From Pam Owens: Hi George, good to see you at THSNA! (Thrombosis and Hemostasis Summit of North America). I am hearing more about how ineffective the 5M urea test is for factor XIII screening and am thinking we just need to stop doing the assay in our lab. I’ll need to convince our lab director. Are there any articles or published studies out there? I’m not having any luck looking on line.
Hi, Pam, and thank you for your question. The 5 M urea solubility assay is a “time-honored” means for measuring factor XIII but it is not particularly sensitive. I know that many lab directors have replaced it with a quantitative assay, but I’ve seen no validation studies or head-to-head comparisons. However, I’ve been able to turn up two comprehensive review articles that describe the old and new assays. Here they are:
Iran J Ped Hematol Oncol 2013 FXIII
Older publication, but it highlights issues with screening t
Older publication, but it highlights issues with screening techniques: Problems relating to the laboratory diagnosis of factor XIII deficiency: a UK NEQAS study. Jennings I1, Kitchen S, Woods TA, Preston FE; UK NEQAS. J Thromb Haemost 2003;1:2603-8.
Also, according to recent statement of SSC subcommittee of t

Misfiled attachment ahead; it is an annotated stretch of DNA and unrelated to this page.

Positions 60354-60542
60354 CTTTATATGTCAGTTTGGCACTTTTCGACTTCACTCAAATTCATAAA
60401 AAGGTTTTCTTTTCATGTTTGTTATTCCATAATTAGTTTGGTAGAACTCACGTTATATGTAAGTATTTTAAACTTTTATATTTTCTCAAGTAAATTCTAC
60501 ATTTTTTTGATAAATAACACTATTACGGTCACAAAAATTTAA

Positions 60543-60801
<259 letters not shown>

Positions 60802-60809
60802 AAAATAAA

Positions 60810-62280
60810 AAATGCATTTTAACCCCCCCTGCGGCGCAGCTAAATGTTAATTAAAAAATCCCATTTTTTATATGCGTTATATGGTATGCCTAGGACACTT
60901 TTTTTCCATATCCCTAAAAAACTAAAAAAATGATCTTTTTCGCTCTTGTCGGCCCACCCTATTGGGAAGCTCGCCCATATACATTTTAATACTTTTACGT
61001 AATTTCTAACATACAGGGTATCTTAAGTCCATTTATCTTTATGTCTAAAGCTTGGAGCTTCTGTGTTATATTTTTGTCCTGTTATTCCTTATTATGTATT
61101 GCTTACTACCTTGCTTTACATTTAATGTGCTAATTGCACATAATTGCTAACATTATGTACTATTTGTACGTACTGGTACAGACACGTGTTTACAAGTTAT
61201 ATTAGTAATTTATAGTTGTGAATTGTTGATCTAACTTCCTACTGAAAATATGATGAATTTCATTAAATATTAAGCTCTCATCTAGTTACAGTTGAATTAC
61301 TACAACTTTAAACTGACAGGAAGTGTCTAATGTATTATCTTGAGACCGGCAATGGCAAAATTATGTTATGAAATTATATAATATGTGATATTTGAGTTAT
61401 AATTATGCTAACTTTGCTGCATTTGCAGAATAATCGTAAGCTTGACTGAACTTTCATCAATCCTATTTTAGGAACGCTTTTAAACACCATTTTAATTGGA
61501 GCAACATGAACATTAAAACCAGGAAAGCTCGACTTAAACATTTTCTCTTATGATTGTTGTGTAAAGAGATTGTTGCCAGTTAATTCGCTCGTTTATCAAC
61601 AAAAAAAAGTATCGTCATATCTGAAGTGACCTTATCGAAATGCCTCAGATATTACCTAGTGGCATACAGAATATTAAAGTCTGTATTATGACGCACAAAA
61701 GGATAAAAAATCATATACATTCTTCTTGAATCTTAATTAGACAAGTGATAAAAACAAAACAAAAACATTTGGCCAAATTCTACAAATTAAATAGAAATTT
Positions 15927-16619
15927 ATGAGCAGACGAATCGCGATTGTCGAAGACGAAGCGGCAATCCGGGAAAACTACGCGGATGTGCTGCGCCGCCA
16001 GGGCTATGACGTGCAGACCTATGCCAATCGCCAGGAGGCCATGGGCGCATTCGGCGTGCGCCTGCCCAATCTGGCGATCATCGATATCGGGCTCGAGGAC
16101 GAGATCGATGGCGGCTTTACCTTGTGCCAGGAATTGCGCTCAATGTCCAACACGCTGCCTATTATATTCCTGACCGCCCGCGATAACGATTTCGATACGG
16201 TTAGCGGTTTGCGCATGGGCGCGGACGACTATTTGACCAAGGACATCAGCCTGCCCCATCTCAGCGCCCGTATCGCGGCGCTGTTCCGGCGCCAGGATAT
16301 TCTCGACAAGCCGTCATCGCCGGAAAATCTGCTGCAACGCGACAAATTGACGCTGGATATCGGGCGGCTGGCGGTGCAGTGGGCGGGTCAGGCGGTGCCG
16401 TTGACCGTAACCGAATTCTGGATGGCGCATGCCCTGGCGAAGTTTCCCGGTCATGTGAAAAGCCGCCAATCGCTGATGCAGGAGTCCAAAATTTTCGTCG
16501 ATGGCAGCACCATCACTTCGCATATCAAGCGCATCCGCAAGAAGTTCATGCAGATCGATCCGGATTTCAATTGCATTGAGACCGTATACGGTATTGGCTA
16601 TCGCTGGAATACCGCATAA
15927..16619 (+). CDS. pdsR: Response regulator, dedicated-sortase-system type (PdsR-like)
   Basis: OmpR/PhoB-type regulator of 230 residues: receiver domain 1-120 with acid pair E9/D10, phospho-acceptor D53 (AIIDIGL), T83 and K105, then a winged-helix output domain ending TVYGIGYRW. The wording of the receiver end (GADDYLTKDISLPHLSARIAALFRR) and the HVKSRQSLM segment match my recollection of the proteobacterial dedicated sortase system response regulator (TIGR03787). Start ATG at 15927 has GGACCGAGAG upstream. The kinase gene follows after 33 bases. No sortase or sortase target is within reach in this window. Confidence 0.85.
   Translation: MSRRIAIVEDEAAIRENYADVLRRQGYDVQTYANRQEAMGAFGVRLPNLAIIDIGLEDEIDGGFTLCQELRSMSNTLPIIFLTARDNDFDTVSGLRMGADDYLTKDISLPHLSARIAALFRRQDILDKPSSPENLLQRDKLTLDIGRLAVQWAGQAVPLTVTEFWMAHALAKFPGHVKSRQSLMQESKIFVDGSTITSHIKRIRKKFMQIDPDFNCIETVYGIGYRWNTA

Also, according to recent statement of SSC subcommittee of the ISTH, this assay is not recommended as screening:
“Traditionally, the solubility of fibrin clot in concentrated urea, acetic acid or monochloroacetic acid solution was used to screen for FXIII deficiency. This is a qualitative method that detects only very severe FXIII deficiency. The method is not standardized; its sensitivity depends on the fibrinogen level, the clotting reagent (thrombin and/or Ca2+), and the solubilizing agent and its concentration. Depending on these variables, the detection limit of the clot solubility assay varies between <0.5% and 5% FXIII activity. The high number of undiagnosed or late-diagnosed FXIII deficiencies is partly attributable to the practice of using this test as the diagnostic criterion of FXIII deficiency. The use of this method as the screening test for FXIII deficiency is not recommended."
Diagnosis and classification of factor XIII deficiencies. http://onlinelibrary.wiley.com/doi/10.1111/j.1538-7836.2011.04315.x/pdf